After eight weeks of work, the 100-square-foot trailer was ready for their first trip, 10 low-tech days in the Grand Tetons that proved their purchase was right for them. “We can really unplug and focus on us,” says Kurt. Christa agrees: “Being out there clears your mind, clears the clutter. When my out-of-office message says I’ll have no access to phone or email, it’s true.”
9 of 45Photo by Thomas J. Story; written by Jess Chamberlain
Creative country house: Dining room
Josh Heiser and Steve Burns decided to make a change from rainy Seattle and headed to Sonoma, CA. The prime getaway spot is justly famous for its enviable climate, dreamy grapevines-for-miles landscape, and notable wineries and restaurants. How, then, to keep that away-from-it-all vibe in a home that has to function as, well, a home? They remodeled a 1,100-square-footer, making the most of the space with a few clever strategies. Furniture groupings, like this casual dining setup in a windowed corner of the great room, help define discrete living spaces.
10 of 45Photo by Thomas J. Story; written by Jess Chamberlain
Creative country house: Bathroom
Formerly a second bedroom, this bathroom relies on space-saving strategies: antique redwood troughs in lieu of cabinets; a spa-like basket to keep towels handy.
Mariah Morrow and Ryan Lingard built their own cozy adventure outpost—just 130 square feet plus a deck—for $57,000, including the land. The cabin is the perfect jumping-off point into the wilderness near Joseph, Oregon.
12 of 45Photo by Thomas J. Story
DIY cabin retreat: Interior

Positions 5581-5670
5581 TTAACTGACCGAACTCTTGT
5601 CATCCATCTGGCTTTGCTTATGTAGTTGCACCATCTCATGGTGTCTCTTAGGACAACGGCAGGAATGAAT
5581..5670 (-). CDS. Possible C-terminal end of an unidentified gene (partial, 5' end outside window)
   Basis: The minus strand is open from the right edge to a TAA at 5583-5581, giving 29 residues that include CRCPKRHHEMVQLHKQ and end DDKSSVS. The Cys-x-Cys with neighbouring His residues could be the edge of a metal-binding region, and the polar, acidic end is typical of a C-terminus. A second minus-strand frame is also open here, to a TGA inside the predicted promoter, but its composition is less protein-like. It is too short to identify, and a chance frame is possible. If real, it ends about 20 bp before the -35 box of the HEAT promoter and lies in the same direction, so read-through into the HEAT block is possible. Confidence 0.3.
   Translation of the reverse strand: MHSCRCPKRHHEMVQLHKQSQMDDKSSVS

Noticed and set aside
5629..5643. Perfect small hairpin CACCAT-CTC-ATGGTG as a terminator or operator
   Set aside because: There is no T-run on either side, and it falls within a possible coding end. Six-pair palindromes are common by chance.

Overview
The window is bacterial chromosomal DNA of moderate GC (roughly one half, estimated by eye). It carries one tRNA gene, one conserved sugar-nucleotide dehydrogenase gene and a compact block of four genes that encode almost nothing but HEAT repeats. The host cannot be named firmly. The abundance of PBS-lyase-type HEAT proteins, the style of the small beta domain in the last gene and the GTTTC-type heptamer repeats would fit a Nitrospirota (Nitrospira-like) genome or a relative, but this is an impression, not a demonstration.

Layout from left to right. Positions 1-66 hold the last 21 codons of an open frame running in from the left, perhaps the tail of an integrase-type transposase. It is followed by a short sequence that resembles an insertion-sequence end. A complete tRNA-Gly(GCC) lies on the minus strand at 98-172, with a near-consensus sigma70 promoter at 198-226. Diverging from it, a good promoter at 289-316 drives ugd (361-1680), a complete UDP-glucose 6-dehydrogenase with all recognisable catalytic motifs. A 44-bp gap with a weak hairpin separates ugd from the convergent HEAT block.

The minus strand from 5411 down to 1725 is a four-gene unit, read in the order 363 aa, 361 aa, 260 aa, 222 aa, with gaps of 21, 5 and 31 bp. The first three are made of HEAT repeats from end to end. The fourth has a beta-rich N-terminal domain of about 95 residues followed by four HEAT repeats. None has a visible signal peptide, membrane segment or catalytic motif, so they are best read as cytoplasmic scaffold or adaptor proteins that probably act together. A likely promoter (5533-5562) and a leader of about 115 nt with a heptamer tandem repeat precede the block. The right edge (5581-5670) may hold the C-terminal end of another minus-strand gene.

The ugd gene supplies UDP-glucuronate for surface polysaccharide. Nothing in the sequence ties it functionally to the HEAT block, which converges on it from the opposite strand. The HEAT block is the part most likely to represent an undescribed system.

What the couple may not have in square footage, they more than make up for in the spaces beyond the cabin. “There’s no need to drive to a trailhead,” says Mariah, noting that informal paths connect the cabin to mountain bike trails and Forest Service hiking trails. “In winter, we ski and snowshoe,” Ryan says. “It’s peaceful here, and spending time off the grid resets your priorities.”
Ray and Mary Johnston's 1,200-square-foot cabin near Twisp, WA is packed with ideas for small-home living. Take the open kitchen: One of the Johnstons' favorite things about it is the appliance-free island they made from a stainless steel and butcher block workspace they bought at a restaurant-supply store and covered on three sides with plywood. It was affordably made, adds much-needed storage space, and acts as a central gathering spot in the house.
14 of 45Dominique Vorillon
Washington cabin: Nook
"In a small space, the most satisfying thing is variety," Mary Johnston says of the built-in bookshelf on the wall above the staircase. The inviting alcove is both a convenient throughway and another place to hang out.
Lauren and Eric Wendlandt weren't worried about the tiny size of this San Diego bungalow when they purchased it. Using creative furnishings (this dining room table can extend to seat 10 people) allows them to maximize space.
See the living room next.
18 of 45Photo by Daniel Hennessy
San Diego bungalow: Living room
In the living room, the Wendlandts continue to take advantage of multi-purpose furniture—the window seat stores extra blankets, and the subwoofer doubles as a side table.
Landscape architect Andreas Stavropoulos lives in a remodeled 1959 Airstream trailer, which he parks behind a Berkeley, CA, co-op. The space is only 15 ft. long and 7 ft. wide, but Stavropoulos makes it work by avoiding unnecessary posessions and utilizing built-in furniture.
See inside the Airstream next.
20 of 45Photo by Mark Compton
Airstream home: Bedroom
Stavropoulos makes the most of his limited space by keeping his shirts and jackets hanging on a rail across from the cooktop. His built-in bed is topped with a thick piece of cut-to-fit Memory Foam.